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The silent life of living on WiFi alone

Can a plugged-in, heavy data user survive four weeks on WiFi alone? LIRON SEGEV took up the challenge from Ruckus WIreless, and discovered it was not as easy as it sounds.

Guess whose back ? Back online, that is. I took up a challenge from Ruckus Wireless to spend four weeks connecting to the internet only via WiFi Hotspots. I am now back to join the connect-from-anywhere mobile world, and deeply relieved.

So what did I discover on the Ruckus WiFi Challenge? Both about myself and about the world of WiFi hotspots?

1. It is ok

I discovered that it was acceptable not to respond to every e-mail the second it arrived in my mailbox. There were days when I could only reply to e-mails hours later. What I saw was a new phenomenon people were able to help themselves. When someone e-mailed me and did not receive an immediate reply, they usually sent a follow up e-mail hours later saying ‚”ignore previous mail I managed to sort it‚”. This happened repeatedly. It has become too easy to tick something off the “To Do List”” with a ‚””I e-mailed and waiting feedback‚””. In my case, when there was no reply, the sender managed to make make alternative arrangements and help themselves.

2. There is no real emergency

‚””ASAP‚””, ‚””Right not‚””, ‚””Urgent‚”” these are such over used phrases and terms. When I was not contactable via digital means, those so called emergencies vanished. In the case of a real emergency I was contactable by phone. Compared to Emergency Urgent emails I received during the month prior to the challenge, I noticed a distinct lack of emergencies that occurred when I was not available 24 hours a day. Was there really a decline in ASAP matters, or perhaps there were no real emergencies?

3. Just one e-mail

Knowing that I could not be reached again via e-mail for a while, I tended to give more information in the first mail to avoid the unnecessary back and forth. So, instead of e-mailing: ‚””Please refer this matter to Jo‚”” I reworded it to ‚””Please refer this matter to Jo (his number is XXX), and should he not be available speak to Peter, (his number is XXX). In the event where no one is around, call the reception on XXX.‚””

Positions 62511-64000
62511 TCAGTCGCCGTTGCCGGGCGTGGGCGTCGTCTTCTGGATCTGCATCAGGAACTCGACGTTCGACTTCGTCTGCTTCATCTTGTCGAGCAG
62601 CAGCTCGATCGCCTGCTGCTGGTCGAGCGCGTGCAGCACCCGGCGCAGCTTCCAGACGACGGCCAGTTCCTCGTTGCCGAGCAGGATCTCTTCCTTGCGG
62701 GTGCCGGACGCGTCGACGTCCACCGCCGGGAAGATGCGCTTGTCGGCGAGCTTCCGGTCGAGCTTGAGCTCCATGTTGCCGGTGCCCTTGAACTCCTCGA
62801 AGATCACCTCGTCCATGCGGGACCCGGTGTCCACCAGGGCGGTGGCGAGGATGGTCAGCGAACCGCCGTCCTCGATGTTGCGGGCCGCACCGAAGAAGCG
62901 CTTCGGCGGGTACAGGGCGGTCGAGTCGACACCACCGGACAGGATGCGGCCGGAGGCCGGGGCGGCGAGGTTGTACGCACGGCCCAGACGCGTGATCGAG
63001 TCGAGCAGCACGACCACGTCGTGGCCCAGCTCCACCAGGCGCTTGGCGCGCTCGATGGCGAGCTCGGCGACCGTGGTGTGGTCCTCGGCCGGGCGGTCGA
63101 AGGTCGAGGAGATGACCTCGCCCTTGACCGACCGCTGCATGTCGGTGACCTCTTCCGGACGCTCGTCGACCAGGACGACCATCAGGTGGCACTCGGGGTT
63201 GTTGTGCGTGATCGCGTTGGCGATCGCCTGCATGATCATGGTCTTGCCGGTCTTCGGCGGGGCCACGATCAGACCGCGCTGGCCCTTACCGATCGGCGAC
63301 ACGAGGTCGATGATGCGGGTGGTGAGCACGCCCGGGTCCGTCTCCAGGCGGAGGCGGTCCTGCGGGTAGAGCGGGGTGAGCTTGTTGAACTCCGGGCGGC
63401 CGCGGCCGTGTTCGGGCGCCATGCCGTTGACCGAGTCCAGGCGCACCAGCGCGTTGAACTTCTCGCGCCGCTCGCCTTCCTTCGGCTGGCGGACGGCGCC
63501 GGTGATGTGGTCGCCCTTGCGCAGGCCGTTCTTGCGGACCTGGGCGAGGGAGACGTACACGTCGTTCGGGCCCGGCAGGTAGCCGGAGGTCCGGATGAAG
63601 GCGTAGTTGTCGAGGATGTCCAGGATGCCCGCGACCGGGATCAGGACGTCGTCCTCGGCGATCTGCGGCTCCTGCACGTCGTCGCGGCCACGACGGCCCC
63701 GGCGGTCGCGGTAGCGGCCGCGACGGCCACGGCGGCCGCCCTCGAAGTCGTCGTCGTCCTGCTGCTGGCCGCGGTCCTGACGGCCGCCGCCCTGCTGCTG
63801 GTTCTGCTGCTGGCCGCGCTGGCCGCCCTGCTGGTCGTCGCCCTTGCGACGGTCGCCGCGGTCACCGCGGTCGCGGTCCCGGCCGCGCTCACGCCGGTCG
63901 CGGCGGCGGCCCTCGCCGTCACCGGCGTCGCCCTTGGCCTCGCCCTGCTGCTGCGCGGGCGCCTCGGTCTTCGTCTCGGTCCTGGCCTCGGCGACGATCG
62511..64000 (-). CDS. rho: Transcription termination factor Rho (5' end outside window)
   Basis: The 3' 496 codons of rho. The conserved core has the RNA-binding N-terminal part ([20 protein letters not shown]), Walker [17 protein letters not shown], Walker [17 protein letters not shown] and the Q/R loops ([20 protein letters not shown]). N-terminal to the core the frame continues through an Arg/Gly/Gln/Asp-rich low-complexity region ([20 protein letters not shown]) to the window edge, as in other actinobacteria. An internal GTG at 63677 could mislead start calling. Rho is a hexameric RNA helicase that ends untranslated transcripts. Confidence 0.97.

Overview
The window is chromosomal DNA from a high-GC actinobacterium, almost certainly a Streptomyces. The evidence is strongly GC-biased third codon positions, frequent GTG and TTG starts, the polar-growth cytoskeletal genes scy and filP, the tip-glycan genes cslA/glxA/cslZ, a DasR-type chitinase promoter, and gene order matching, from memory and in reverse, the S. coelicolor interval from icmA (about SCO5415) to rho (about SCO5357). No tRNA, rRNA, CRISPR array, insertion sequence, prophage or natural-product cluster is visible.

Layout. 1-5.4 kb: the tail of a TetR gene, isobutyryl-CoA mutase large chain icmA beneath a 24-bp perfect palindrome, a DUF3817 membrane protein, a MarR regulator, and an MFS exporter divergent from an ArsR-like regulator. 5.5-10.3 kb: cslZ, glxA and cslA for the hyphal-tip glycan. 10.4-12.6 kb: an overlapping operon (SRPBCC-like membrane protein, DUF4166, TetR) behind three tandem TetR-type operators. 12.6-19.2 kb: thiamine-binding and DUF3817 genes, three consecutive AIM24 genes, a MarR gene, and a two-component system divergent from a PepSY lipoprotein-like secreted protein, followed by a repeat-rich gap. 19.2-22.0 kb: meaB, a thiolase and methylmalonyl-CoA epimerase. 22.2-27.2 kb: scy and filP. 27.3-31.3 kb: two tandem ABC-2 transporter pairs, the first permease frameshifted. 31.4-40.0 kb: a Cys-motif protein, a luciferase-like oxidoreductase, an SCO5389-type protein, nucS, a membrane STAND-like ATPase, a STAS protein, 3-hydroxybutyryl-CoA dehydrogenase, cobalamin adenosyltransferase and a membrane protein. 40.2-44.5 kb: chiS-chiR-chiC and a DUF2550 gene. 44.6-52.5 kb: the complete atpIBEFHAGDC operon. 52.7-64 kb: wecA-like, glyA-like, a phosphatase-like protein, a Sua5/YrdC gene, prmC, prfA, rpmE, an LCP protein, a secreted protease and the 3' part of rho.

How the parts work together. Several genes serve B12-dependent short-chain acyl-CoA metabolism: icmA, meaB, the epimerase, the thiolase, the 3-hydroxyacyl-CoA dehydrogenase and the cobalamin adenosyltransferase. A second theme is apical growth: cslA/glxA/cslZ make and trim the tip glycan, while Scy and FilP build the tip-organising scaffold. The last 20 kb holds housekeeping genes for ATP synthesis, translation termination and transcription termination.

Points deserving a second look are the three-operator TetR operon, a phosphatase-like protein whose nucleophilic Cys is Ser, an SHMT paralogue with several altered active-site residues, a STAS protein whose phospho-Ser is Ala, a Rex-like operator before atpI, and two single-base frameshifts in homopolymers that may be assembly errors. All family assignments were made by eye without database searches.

4. More time and managed time

Not being connected all the time meant that I had to really plan my day. While this caused some stress, over time I managed to find my usual hangout spots where in more cases than none, Internet was available. AlwaysOn was a life saver on many many occasions.

When I finally reached a hot-spot, my computer downloaded all correspondence. I found that when I dealt with a batch of e-mails, I managed to get through them much faster than I do when I get them one at a time.

What I also discovered was that not being distracted by the phone’s constant beeps gave me more time to think too.

5. Keep me OUT of the loop

When it came to business, this is where I had to plan. I set proper processes and procedures that effectively meant I was no longer the ‚””blocker‚”” of information flow, but people could make decisions without involving me. Originally these processes were temporary however I see no reason to revert back to the ‚””keep me in the loop‚”” mentality

So in summary

When I told people about the challenge I was met with two distinct reactions. The first was from people who have Internet access on multiple devices all the time. They said that it can not be done and that I would battle to cope running a business with such limited connectivity. The second reaction was from people who don’t have regular Internet access and they were confused as to what the challenge actually was they only connect at WiFi hotspots or public libraries.

It was an interesting realisation as to what some people take for granted and others see as a luxury. Being able to connect via a smartphone or via 3G dongle is just a basic day to day activity for some, and for others is an over-the-top extravagance.

I started out the challenge like someone who is going through rehab. I knew that temptation in the form of connectivity and its glorious information is just a small data on tick away on my mobile phone.

I resisted. It was hard at first, but by week two, I realised that I was so consumed by constant data and the need to react that I had to reprogram my brain to relax, which then allowed me to see new things around me. These included great business opportunities.

Just like all things in life everything in moderation is good. Overdo it, and life passes you by. And all you’ll do is Instagram and tweet about it.

I used to panic about not being connected, but this Ruckus WiFi challenge has taught me to relax – we are never too far away from a decent connection and a decent cup of coffee too.

* Liron Segev is also known as The Techie Guy. You can read his blog at or follow him on Twitter on @Liron_Segev

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